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I have numpy ndarray which contains two columns: one is date, e.g. 2011-08-04, another one is time, e.g. 19:00:00:081.

How can I combine them into one array of datetime objects? Currently, they're strings in numpy array.

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What's the dtype of the array? Are the columns objects or fix-length string fields? –  Sven Marnach Sep 21 '11 at 13:53
    
@Sven Marnach: this is a continuation of reading ascii file... –  unutbu Sep 21 '11 at 13:59
    
@ykt: Can you remove the tab between 2011-08-04 and 19:00:00:08 when creating the original text file? If there is no whitespace, there is a slick way to form the right array with np.genfromtxt (without having to merge columns). –  unutbu Sep 21 '11 at 14:01
    
@unutbu: Unfortunately no, there're thousands of them and there're more to come! However, I would really like to have a look at your version as well. –  abudis Sep 21 '11 at 14:03
    
If a is your array, you can access its dtype using a.dtype. If the columns are fixed-width string columns, this would allow for a minor optimisation as we can skip the step of joining them by reinterpreting the data. This would not be possible if they are Python str objects. –  Sven Marnach Sep 21 '11 at 14:09
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2 Answers 2

up vote 5 down vote accepted

If the date and time string in the example.txt data file were given as one column with no separating whitespace, then genfromtxt could convert it into a datetime object like this:

import numpy as np
import datetime as dt
def mkdate(text):
    return dt.datetime.strptime(text, '%Y-%m-%dT%H:%M:%S:%f')    
data = np.genfromtxt(
    'example.txt',
    names=('data','num','date')+tuple('col{i}'.format(i=i) for i in range(19)),
    converters={'date':mkdate},
    dtype=None)

Given example.txt as it is, you could form the desired numpy array with

import numpy as np
import datetime as dt
import csv

def mkdate(text):
    return dt.datetime.strptime(text, '%Y-%m-%d%H:%M:%S:%f')    

def using_csv(fname):
    desc=([('data', '|S4'), ('num', '<i4'), ('date', '|O4')]+
          [('col{i}'.format(i=i), '<f8') for i in range(19)])
    with open(fname,'r') as f:
        reader=csv.reader(f,delimiter='\t')
        data=np.array([tuple(row[:2]+[mkdate(''.join(row[2:4]))]+row[4:])
                       for row in reader],
                      dtype=desc)
    # print(mc.report_memory())        
    return data

Merging two columns in a numpy array can be a slow operation especially if the array is large. That's because merging, like resizing, requires allocating memory for a new array, and copying data from the original array to the new one. So I think it is worth trying to form the correct numpy array directly, instead of in stages (by forming a partially correct array and merging two columns).


By the way, I tested the above csv code versus merging two columns (below). Forming a single array from csv (above) was faster (and the memory usage was about the same):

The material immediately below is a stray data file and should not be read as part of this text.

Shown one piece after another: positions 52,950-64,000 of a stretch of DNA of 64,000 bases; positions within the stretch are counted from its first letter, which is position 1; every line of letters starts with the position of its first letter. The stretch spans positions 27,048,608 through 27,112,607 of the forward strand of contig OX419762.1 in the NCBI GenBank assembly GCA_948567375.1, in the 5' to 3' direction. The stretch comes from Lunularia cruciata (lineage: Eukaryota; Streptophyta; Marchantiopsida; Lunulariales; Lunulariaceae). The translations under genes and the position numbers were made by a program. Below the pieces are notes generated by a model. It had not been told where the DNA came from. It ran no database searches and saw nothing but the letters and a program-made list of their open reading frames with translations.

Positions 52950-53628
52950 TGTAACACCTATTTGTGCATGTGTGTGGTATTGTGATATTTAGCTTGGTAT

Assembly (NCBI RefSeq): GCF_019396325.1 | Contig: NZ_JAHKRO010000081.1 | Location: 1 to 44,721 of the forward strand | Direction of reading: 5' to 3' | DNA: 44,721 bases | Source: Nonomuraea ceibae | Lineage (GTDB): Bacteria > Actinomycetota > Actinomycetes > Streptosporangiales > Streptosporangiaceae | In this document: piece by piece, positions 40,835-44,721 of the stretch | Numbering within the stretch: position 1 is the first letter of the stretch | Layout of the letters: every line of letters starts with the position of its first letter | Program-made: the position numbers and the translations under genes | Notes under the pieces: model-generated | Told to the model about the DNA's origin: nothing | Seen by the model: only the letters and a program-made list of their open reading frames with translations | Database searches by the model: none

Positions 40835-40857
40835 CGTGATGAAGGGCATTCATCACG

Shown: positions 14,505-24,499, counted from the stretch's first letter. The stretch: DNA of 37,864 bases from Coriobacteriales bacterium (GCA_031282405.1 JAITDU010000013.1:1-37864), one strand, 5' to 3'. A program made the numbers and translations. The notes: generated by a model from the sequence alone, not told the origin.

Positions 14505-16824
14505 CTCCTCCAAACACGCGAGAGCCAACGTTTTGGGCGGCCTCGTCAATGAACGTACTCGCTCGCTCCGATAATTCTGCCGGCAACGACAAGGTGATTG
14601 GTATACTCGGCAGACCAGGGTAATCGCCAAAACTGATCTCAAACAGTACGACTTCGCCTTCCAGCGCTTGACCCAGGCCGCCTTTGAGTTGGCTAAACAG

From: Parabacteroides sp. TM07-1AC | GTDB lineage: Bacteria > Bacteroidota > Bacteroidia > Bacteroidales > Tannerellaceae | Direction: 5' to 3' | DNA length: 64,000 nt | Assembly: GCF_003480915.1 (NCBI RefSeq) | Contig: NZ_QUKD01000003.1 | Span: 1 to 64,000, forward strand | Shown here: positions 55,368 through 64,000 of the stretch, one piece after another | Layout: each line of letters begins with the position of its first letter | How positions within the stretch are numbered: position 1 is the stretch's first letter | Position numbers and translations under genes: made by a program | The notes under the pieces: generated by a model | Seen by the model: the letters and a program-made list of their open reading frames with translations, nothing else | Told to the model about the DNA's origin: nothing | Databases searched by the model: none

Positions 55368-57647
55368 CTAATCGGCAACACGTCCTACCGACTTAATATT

import matplotlib.cbook as mc
import numpy as np
import datetime as dt

def using_genfromtxt(fname):
    data = np.genfromtxt(fname, dtype=None)

    orig_desc=data.dtype.descr
    view_desc=orig_desc[:2]+[('date','|S22')]+orig_desc[4:]
    new_desc=orig_desc[:2]+[('date','|O4')]+orig_desc[4:]

    newdata = np.empty(data.shape, dtype=new_desc)
    fields=data.dtype.names
    fields=fields[:2]+fields[4:]
    for field in fields:
        newdata[field] = data[field]

    newdata['date']=np.vectorize(mkdate)(data.view(view_desc)['date'])
    # print(mc.report_memory())

    return newdata  

# using_csv('example4096.txt')
# using_genfromtxt('example4096.txt')

example4096.txt is the same as example.txt, duplicated 4096 times. It's about 12K lines long.

% python -mtimeit -s'import test' 'test.using_genfromtxt("example4096.txt")'
10 loops, best of 3: 1.92 sec per loop

% python -mtimeit -s'import test' 'test.using_csv("example4096.txt")'
10 loops, best of 3: 982 msec per loop
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To answer the question as it is, given a two-column NumPy array a, you could do

b = numpy.array([datetime.datetime.strptime(s + t, "%Y-%m-%d%H:%M:%S:%f")
                 for s, t in a])

Since the comments indicate that the original array a is constructed using genfromtxt(), you are probably better off joining the columns in the text file and defining a suitable converter (see the converters argument to genfromtxt()).

Edit: If the columns are of types S10 and S12 respectively as indicated in the comments, you can do a minor optimisation of this code since you don't need to explicitly join the columns:

a = numpy.array([("2011-08-04", "19:00:00:081"), 
                 ("2011-08-04", "19:00:00:181")], 
                dtype=[("", "S10"), ("", "S12")])
b = numpy.array([datetime.datetime.strptime(s, "%Y-%m-%d%H:%M:%S:%f")
                 for s in a.view("S22")])

The operation a.view("S22") is cheap as it does not copy the data. If your array is really big, this optimisation might be welcome, though it does not make a huge difference.

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